Thin Nanowires Mean Foldable Tablets

Wednesday, May 7, 2014 @ 12:05 PM gHale

There is a new way to build nanowires just three atoms wide that should help scientists eventually create paper-thin, flexible tablets smartphones.

To create these new nanowires, you have to use a finely focused beam of electrons to build what some of the smallest wires ever made, said Junhao Lin, a Vanderbilt University doctoral student and visiting scientist at Oak Ridge National Laboratory in Tennessee who made the discovery. The tiny metallic wires are one-thousandth the width of the microscopic wires used today to connect the transistors in integrated computer circuits.

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“It’s at the cutting edge of everything,” said Sokrates Pantelides, Lin’s adviser and the university’s Distinguished Professor of Physics and Engineering. “People have obviously made nanowires, but they often might be 50 or 100 nanometers across. We have nanotubes one nanometer across. These are 0.4 nanometers. I would expect them to be fragile but they’re not at all. They are extremely robust.”

Lin made the nanowires using semiconducting materials that naturally form monolayers, which are layers one molecule thick, Pantelides said.

The materials, called transition-metal dichalcogenides, are the combination of the metals molybdenum or tungsten with either sulfur or selenium, university researchers said. The best-known member of the family is molybdenum disulfide, a common mineral used as a solid lubricant.

Scientists have used transition-metal dichalcogenides to build an atomic-scale honeycomb lattice of atoms that have shown important properties, like electricity, strength and heat conduction, Pantelides said.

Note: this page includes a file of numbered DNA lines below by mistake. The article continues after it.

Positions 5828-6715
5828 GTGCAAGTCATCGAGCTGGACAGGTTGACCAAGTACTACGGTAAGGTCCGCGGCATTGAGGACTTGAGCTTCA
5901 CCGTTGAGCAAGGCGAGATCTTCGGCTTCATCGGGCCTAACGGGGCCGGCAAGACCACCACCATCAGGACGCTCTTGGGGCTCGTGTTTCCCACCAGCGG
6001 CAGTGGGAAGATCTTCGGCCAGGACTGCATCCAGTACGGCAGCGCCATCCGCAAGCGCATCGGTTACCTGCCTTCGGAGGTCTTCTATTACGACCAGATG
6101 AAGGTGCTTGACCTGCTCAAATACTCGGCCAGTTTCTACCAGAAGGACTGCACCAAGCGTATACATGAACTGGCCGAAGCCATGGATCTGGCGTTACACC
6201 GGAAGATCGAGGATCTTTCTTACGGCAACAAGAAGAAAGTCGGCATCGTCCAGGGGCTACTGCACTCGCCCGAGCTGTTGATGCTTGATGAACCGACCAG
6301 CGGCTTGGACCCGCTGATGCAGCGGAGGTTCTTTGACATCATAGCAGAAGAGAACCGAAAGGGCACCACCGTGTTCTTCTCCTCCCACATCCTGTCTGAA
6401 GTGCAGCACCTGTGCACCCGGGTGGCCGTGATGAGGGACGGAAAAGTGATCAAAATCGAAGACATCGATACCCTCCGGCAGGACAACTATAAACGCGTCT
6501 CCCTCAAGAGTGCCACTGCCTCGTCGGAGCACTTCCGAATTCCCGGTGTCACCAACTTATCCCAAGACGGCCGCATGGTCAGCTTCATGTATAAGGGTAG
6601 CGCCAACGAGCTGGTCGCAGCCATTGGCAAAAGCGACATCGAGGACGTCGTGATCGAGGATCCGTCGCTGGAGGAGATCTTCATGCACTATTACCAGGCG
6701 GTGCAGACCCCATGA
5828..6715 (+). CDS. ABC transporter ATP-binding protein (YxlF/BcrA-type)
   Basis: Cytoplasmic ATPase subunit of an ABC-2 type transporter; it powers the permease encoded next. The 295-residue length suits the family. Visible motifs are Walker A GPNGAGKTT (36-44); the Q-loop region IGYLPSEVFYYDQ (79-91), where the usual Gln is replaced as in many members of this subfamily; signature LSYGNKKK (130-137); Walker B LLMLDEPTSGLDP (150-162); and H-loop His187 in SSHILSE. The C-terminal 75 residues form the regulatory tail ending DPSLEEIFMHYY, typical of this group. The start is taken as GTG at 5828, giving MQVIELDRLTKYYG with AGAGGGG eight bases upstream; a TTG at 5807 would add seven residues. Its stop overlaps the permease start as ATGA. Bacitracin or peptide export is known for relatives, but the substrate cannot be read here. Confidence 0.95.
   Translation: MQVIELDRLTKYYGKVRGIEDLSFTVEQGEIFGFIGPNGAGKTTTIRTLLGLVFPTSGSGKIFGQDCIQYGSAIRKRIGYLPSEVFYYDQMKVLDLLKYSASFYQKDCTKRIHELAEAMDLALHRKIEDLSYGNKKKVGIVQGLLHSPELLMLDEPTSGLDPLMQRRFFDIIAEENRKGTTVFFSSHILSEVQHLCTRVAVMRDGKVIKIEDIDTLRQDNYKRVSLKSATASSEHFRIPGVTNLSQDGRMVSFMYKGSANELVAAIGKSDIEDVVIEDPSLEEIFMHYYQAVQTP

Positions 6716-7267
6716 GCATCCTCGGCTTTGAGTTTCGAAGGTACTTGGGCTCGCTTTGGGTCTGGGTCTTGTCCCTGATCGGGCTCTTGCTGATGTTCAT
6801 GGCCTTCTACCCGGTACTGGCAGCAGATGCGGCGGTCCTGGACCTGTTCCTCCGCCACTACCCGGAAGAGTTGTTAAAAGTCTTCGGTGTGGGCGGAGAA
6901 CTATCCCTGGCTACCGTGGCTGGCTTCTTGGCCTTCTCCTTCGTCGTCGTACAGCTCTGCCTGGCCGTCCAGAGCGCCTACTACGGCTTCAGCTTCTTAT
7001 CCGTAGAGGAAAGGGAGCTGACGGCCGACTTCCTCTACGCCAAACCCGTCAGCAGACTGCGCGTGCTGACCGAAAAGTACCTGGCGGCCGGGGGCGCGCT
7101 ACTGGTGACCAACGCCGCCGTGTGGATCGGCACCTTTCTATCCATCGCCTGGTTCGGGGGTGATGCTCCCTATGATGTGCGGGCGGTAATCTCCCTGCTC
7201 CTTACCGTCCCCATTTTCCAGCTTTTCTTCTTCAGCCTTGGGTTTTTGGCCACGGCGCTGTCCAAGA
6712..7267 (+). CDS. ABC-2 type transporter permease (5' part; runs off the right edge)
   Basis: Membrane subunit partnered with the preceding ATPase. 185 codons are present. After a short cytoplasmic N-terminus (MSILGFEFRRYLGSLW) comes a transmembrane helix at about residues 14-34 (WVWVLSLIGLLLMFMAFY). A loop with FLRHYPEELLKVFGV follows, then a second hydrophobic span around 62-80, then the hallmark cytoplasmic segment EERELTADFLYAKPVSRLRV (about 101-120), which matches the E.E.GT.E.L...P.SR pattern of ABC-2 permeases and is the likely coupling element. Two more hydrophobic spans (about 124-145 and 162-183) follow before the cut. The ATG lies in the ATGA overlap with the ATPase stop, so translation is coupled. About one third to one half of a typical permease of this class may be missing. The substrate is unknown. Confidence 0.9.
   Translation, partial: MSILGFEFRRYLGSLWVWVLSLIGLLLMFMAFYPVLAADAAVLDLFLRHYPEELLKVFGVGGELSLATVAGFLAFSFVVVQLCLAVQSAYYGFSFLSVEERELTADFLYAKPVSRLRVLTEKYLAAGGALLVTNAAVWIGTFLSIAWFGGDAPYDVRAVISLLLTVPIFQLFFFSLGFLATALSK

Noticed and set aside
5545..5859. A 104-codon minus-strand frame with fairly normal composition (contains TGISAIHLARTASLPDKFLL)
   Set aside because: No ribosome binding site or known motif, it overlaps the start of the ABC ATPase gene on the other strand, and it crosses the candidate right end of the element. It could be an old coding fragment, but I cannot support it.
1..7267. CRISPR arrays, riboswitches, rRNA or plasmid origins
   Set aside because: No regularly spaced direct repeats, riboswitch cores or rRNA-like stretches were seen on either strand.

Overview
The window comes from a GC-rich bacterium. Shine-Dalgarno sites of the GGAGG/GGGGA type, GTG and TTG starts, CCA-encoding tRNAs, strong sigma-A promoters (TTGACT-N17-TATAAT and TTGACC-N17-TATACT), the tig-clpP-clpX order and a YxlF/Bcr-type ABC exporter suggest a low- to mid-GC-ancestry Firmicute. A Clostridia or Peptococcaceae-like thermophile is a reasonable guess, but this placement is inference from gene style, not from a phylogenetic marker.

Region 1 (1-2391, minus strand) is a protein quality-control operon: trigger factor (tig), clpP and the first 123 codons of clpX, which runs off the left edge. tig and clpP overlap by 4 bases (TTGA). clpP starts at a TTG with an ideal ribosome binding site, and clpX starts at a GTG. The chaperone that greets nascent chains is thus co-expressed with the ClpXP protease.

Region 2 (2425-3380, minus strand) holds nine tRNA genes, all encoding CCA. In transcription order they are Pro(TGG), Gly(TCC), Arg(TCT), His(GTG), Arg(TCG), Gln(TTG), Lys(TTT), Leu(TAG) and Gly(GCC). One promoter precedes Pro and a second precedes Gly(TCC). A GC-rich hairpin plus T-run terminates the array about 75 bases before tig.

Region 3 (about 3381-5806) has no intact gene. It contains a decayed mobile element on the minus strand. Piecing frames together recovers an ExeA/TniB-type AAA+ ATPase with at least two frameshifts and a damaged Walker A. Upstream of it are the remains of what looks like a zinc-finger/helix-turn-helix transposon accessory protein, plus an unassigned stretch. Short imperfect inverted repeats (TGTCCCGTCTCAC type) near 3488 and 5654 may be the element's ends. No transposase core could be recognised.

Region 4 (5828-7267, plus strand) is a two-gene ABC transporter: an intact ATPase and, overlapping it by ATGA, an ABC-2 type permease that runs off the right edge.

Researchers have already created functioning transistors and flash memory gates out this material. By creating tiny nanowires out of this same material, the transistors and flash memory gates can end up connected.

The new nanowires are not stand-alone wires. They end up built into the honeycomb lattice, along with the transistors and gates. It’s all one thin, flexible material, which could end up used to build thin electronics, like smartphones and tablets.

“Looking to the future, we can create a flexible two-dimensional material,” said Pantelides. “You could potentially have screens or pages that are flexible like a sheet of paper. You might be able to fold them and then open them up to see the screen. The material is flexible already because it’s just one layer of atoms.”

Scientists around the world are working on the thin, flexible material, Pantelides said. The tiny nanowires are a key piece that has been missing in this scenario.

“This will likely stimulate a huge research interest in monolayer circuit design,” Lin said.

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